Interview with Robert Orbach
Robert Orbach worked for John Stephen in Carnaby Street and was a Director in the pioneering shop 'I was Lord Kitchener's Valet' on Portobello Road and in Soho, selling iconic vintage military jackets to Mick Jagger and Jimi Hendrix. He took over the chain of Kleptomania shops from Charlie Simpson and Tom Salter, and has been a manager in the music business and a retailing and franchising entrepreneur in London and Los Angeles.
Below is a transcript of an interview recorded with Robert Orbach in February 2006.
Early memories of Mod fashion and Soho
In the late 1950s I was buying clothes in Shaftesbury Avenue. There was a place called Austin's which used to import American Ivy League styles and button down seersucker shirts. Cecil Gee used to get Italian suede shoes. Vince was the originator of the mod look. North West London Jewish mods started going to Vince to buy white trousers and black sweaters, the left bank Paris look, and matelot shirts. They also had these madras jackets, madras cotton from India… John Stephen was working there at first and really just went round the corner and opened his own version of Vince's. And John Stephen came up with hipsters, of course the mods liked that.
Rock and Roll and Carnaby Street both fed off each other: working class design, British fashion, Rock and Roll, the Beatles, Carnaby Street. You had all these rebels without causes, and all of a sudden at one moment in time everything came together. Just when everything was right the gods smiled. In Bhuddism it's called synchronicity, when it all comes together.
When you look back it was quite an innocent time… a lot of kids coming from the grey fifties and all of a sudden, men could be fashionable.
I was Lord Kitchener's Valet in the Portobello Road
Every time I made money I would go into the pop business and then loose that and go back to what I knew. Everybody moved between, you can't separate the music and fashion business. I met John Paul in about 1966 when I was dressing the pop band Jackson and Smith. I'd heard about this second hand shop that sold strange things at the top end of the Portobello Road, the part where the real soul is. It was a fleamarket, but on Saturdays it changed. Lord Kitchener's sold racks of tunics, there were boas, those old fox stoles, second hand fur coats, pith helmets, Victorian dresses, bits of Victorian furniture, general junk, some good and some bad. Some people liked wearing secondhand clothes but at first it wasn't that busy. Then, over a period of time, clothes started to take over from the furniture. Eric Clapton was the first one to buy a military jacket early in 1966 when Cream's first album came out.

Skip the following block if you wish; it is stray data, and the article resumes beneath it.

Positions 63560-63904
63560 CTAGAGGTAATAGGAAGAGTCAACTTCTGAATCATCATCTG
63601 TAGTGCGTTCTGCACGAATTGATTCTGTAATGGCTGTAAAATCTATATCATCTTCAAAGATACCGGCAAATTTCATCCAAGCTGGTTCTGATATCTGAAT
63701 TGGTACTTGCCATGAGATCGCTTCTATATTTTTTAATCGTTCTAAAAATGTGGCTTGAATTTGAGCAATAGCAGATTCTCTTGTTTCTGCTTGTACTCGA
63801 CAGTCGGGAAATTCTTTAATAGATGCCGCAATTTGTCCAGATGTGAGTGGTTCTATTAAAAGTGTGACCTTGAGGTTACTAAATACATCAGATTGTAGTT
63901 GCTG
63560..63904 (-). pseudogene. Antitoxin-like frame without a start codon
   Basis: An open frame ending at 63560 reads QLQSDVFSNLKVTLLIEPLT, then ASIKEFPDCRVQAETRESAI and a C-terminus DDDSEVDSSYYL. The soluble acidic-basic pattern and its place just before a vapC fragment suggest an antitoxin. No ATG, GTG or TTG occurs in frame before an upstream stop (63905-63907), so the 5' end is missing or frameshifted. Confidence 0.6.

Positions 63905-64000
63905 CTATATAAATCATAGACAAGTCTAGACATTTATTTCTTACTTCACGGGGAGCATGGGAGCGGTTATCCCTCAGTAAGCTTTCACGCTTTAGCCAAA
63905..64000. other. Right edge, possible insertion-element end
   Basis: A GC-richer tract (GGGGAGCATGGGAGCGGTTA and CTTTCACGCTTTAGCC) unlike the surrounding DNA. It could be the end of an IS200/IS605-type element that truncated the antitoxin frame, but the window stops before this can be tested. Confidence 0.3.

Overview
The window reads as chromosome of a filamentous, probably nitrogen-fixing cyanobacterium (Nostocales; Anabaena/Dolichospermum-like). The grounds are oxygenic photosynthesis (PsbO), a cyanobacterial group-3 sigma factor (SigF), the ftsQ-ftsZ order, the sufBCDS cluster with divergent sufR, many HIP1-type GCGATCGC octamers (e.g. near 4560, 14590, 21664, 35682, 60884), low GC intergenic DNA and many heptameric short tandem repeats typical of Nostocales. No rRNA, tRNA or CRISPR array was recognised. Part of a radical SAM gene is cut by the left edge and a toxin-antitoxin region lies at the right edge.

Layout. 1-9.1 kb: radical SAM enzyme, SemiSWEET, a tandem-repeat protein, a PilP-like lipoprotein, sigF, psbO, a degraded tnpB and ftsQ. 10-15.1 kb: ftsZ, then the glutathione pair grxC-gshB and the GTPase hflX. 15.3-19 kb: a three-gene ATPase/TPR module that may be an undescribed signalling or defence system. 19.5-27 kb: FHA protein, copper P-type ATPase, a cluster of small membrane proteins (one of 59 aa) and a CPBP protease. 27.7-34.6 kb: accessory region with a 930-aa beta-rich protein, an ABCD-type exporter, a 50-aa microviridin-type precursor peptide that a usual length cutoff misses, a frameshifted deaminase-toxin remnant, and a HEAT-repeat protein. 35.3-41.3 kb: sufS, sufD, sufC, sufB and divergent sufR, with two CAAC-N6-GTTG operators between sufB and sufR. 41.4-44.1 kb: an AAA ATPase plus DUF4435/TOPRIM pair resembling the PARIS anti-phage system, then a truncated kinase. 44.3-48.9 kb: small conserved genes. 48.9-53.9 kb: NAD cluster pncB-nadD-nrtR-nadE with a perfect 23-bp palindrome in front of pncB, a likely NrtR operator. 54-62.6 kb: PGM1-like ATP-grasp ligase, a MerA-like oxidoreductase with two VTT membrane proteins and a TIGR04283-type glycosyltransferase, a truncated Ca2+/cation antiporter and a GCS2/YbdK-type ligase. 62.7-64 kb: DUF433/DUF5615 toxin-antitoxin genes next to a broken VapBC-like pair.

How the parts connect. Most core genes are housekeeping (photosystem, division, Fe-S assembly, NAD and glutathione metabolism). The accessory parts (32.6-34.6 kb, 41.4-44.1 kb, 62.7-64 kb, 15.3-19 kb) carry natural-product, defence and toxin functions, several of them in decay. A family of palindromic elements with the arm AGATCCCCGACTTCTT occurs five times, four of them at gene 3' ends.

I'm sitting there one morning and in walked John Lennon, Mick Jagger and Cynthia Lennon. And I didn't know whether I was hallucinating… but it was real. And Mick Jagger bought a red Grenadier guardsman drummer's jacket, probably for about £4-5. They all came from Moss Bros and British Army Surplus. In 1966 it was only fifty or so years from Victorian times, when we had an empire. We used to buy fur coats by the bale… we had to throw quite a lot away.
So Mick Jagger bought this tunic and wore it on Ready Steady Go when the Stones closed the show by performing Paint it Black. The next morning there was a line of about 100 people wanting to buy this tunic… and we sold everything in the shop by lunchtime.
I Was Lord Kitchener's Valet in Carnaby Street
After convincing John Paul to make the move to Carnaby Street we found that Warren Gold of Lord John had a free corner shop in Wardour Street, so we rented that. You couldn't get to the famous rock venue the Marquee without passing the shop, so there was good passing trade. We painted all the windows black so people were curious. By then we were selling Union Jack shirts and target T shirts. We started buying plastic jewellery, cheap rings made in Birmingham. Little shirtmakers made the Union Jack shirts, we had seamstresses all over the place. It started like that - it was fun, it was simple.
The name 'Lord Kitchener's Valet' was thought up by Ian Fisk just because we sold Victoriana. It conjured up images of Edwardian smoking jackets, top hats and canes and Birdcage Walk on Sunday - pure nostalgia.
All of a sudden more people were in there than in the rest of Carnaby Street. With incense burning, it was great, like paradise, you didn't know who was going to walk through the door.
But in 1967 the bubble burst… because then it became more profitable to be a landlord than a retailer.
Kleptomania and the King's Road
In about 1967 we took over Kleptomania on the King's Road, so we were now operating in both streets. Carnaby Street was really run by working class people. The upper-middle class Cambridge crowd, were all in the King's Road, and they didn't like us working class heroes. For a while the King's Road did better than Carnaby Street. There were rope barriers down the centre of the shop to direct people towards the cashier. The till was going all day long.
The kaftan story is rather interesting. Kaftans started off in 1967 when the Beatles had been to India. I used to go to Derry and Toms department store to buy Indian bedspreads, and had an old Jewish tailor make them all up [into kaftans]… it was the first time we got into manufacturing.